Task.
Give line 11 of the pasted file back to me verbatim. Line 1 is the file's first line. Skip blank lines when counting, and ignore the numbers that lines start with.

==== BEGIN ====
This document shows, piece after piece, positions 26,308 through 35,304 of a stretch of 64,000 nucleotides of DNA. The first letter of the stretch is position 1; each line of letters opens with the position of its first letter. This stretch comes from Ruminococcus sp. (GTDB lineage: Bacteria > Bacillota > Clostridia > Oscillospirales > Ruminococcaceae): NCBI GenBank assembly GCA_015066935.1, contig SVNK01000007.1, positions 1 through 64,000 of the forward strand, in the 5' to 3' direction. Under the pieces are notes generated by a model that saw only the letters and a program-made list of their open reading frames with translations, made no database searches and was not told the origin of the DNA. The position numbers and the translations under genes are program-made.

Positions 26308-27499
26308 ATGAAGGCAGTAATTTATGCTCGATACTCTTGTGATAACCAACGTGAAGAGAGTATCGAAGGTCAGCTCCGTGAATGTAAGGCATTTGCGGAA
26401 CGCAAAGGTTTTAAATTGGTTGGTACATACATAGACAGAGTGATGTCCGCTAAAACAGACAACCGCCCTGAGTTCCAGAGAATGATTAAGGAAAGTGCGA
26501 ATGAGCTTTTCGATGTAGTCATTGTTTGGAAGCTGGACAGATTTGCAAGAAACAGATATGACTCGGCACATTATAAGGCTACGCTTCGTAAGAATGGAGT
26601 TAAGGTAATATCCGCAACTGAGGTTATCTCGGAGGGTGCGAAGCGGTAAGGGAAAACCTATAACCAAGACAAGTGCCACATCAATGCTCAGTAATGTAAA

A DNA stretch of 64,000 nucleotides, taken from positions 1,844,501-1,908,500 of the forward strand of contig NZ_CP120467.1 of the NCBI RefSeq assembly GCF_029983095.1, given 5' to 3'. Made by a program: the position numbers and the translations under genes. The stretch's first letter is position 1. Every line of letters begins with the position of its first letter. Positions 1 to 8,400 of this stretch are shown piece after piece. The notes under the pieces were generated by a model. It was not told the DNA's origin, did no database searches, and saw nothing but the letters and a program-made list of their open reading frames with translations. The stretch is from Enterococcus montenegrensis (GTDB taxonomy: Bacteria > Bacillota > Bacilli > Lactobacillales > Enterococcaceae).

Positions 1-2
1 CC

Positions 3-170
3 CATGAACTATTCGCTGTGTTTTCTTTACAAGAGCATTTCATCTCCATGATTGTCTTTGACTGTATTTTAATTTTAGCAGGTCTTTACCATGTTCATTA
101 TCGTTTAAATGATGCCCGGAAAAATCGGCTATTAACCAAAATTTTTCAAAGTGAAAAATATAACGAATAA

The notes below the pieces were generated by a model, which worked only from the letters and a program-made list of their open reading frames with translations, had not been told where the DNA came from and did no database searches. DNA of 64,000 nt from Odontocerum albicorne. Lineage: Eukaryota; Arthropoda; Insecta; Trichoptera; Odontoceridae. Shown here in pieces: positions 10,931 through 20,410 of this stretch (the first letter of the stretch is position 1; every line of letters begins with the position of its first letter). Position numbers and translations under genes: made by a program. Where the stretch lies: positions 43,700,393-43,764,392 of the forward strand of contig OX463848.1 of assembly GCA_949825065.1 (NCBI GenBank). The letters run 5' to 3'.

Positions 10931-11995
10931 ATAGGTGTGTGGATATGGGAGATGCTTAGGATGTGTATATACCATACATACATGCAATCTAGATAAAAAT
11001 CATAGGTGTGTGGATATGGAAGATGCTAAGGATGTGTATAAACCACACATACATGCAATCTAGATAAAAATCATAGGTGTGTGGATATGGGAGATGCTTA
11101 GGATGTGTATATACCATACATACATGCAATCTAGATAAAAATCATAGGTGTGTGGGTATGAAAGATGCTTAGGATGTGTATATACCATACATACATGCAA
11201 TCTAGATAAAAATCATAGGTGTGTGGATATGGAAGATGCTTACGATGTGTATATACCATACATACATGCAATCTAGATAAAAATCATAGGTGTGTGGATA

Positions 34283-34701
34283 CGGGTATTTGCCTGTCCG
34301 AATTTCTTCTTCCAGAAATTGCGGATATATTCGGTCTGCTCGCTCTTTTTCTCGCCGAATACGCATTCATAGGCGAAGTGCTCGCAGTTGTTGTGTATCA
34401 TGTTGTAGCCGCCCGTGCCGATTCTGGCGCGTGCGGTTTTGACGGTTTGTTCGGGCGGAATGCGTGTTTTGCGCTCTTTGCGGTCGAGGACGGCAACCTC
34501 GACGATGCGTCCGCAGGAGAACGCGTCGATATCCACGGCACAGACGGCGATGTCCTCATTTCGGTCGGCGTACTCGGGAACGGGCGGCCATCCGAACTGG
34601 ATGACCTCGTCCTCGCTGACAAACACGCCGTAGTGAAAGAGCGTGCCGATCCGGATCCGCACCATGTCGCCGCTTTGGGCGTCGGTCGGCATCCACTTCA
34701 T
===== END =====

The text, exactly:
3 CATGAACTATTCGCTGTGTTTTCTTTACAAGAGCATTTCATCTCCATGATTGTCTTTGACTGTATTTTAATTTTAGCAGGTCTTTACCATGTTCATTA